The Curious Patient

My Dear Emil,

Though it was only been a number of days since I last wrote to you, I thought that you might be interested in the early details surrounding The Patient.  Please forgive me if I succumb to the sin of pride for a moment.  It seems that my hands have not forgotten as much of their prior experiences as I had feared.  The Patient appears to be in a dangerously weak, but otherwise stable condition.

He has periods of consciousness, but these appear to tire him rapidly and he soon lapses back into insensibility.  During these moments of alertness, he speaks but rarely and with confusion.  To be honest, I am unable to determine whether the tangled nature of his words are due to the particular nature of his pathology or the injuries that he has sustained.  I can reasonably assume that he knows he is in the asylum once more; upon one occasion he murmured that he “was placed upon the green fielded chessboard.”  I recall this as a reference to the tiled floors and grounds of the asylum that he had used in previous sessions with me.

I note also (with some professional regret) that he has not improved since his previous accommodation with us.  If not fever induced, then his manner of speech is as twisted as ever.  On the evening he arrived, His face wore the remnants of his idiosyncratic greasepaint, and without it, when awake, he unconsciously turns his visage away from sight.

I desperately wish to know what has befallen him since his disappearance, and in particular what has landed him in his current state.  Given the length of his disappearance, was it coincidence that brought him to my door?  Given his wounds, he cannot have been far from the asylum when he was attacked.  If not a slip of Fate, then why was he here?  Perhaps, if I was not mistaken in what I heard, it is related to those words he whispered, of “grains that fell too fast”.

For myself I have never answered the question of his Cassandra-like abilities.  Others who have spoken with him have stated that pronouncements he has made in the past have born themselves out to be true.  I however, must note that the tangled way in which he phrases anything leaves for a wealth of interpretations.  Just as beauty may be in the eye of the beholder, so precognition may lie equally in the ear of the listener.  Much of what I heard myself could be explained away by this, or by a quite mundane, though gifted man taking note of his surroundings.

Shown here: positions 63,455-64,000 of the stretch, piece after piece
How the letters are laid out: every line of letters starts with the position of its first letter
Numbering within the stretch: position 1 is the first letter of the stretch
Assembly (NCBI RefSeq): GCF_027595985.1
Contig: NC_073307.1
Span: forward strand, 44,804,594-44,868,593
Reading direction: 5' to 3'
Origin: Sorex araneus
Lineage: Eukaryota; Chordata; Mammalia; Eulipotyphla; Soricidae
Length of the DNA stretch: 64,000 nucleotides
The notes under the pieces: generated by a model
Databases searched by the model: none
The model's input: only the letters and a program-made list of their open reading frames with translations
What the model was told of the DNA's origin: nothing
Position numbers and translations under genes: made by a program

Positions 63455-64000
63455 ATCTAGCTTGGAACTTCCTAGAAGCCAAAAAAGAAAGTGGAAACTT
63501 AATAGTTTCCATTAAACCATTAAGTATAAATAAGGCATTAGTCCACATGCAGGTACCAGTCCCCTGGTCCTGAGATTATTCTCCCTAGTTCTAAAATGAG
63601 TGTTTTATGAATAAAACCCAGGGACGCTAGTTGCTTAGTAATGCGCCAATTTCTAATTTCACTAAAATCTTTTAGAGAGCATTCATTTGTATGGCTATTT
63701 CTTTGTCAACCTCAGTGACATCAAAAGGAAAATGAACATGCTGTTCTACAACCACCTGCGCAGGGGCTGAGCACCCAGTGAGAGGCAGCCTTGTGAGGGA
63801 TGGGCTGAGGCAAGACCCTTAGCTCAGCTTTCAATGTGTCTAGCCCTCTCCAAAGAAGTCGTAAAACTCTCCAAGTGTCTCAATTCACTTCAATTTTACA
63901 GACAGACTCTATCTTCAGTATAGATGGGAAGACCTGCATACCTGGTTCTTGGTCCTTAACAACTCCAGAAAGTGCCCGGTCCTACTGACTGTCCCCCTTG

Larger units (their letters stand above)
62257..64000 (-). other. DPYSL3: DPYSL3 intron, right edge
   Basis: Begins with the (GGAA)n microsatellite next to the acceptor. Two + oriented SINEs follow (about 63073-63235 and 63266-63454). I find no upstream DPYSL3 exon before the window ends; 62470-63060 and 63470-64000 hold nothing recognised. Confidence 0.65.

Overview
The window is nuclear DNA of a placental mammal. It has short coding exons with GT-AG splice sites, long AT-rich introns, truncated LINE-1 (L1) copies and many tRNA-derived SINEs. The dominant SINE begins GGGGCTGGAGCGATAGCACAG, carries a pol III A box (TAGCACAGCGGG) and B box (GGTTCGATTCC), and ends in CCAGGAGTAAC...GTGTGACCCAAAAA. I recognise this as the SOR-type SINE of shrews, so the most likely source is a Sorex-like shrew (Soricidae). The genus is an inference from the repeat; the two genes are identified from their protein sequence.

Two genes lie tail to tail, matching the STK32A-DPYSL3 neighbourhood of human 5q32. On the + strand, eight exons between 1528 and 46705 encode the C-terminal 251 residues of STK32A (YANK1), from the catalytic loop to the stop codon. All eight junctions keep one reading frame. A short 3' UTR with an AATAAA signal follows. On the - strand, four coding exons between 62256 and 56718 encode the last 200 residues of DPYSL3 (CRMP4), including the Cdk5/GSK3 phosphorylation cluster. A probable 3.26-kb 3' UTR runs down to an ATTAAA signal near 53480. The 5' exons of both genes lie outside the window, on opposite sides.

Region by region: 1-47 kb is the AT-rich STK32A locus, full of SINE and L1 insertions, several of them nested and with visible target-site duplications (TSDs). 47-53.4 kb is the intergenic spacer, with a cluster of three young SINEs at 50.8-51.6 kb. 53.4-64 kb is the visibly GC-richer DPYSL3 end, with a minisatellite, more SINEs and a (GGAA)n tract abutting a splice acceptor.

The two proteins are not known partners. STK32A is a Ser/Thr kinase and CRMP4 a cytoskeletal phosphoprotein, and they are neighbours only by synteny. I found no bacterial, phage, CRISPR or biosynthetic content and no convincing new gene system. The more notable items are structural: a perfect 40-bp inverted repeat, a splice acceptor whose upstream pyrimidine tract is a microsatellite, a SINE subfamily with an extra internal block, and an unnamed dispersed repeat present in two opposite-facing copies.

If there were one aspect of The Patient that I would assign away to superstition and apocrypha, it would be his damnable talent for escapology.  While he has never presented any violent symptoms, it is not my policy to allow patients to wander freely throughout the entire asylum.  Even if not violent themselves, there are others here who do suffer from such psychoses and might very well cause harm, given the appropriate opportunity.

When he first arrived here, I recall well the surprise I felt upon encountering him quietly sitting or strolling where he had no business to be sitting or strolling.  He would present no resistance whatsoever when escorted back to his rooms by the orderlies, but once out of sight of eye, there appears to be no number of restraints and no lock that will bind him.  It made me wonder whether he had previously been a cat burglar, or engaged in some other larcenous occupation.  When questioned about this, or asked to demonstrate his lock picking skills, he absolutely denies having any, claiming “I don’t speak their language, so I’m the last person they’d tell their secrets to.”

Eventually, given that he had not shown himself to be a danger, and that it required an unreasonable number of orderlies to watch him at every moment, I extracted a promise from him to stay out of the higher, dangerous wards.  From that point, he was the only patient who roamed the asylum freely, and to my knowledge, no harm ever came of it.

I hope, that upon his recovery I will be able to resume my sessions with him.  Certainly I have many questions born of my own curiosity to ask him, but I particularly wish to see what (if any) progress he has made outside, and how these experiences have affected him.  Prognostication, escapology and dramatic returns aside, he is still a man obviously labouring under an incredibly resistant mania, and I am his doctor.  He might appear incurable, but the rationality which otherwise underpins the rest of his personality behooves me to attempt a cure.  To make him comfortable, so that we may begin, I have left a tin of greasepaint, pencils and a mirror on his bedside table.  When he has the strength, perhaps he will talk to me.


Dr Robert Oatman


~ by Electro-mechanical Man on April 11, 2011.

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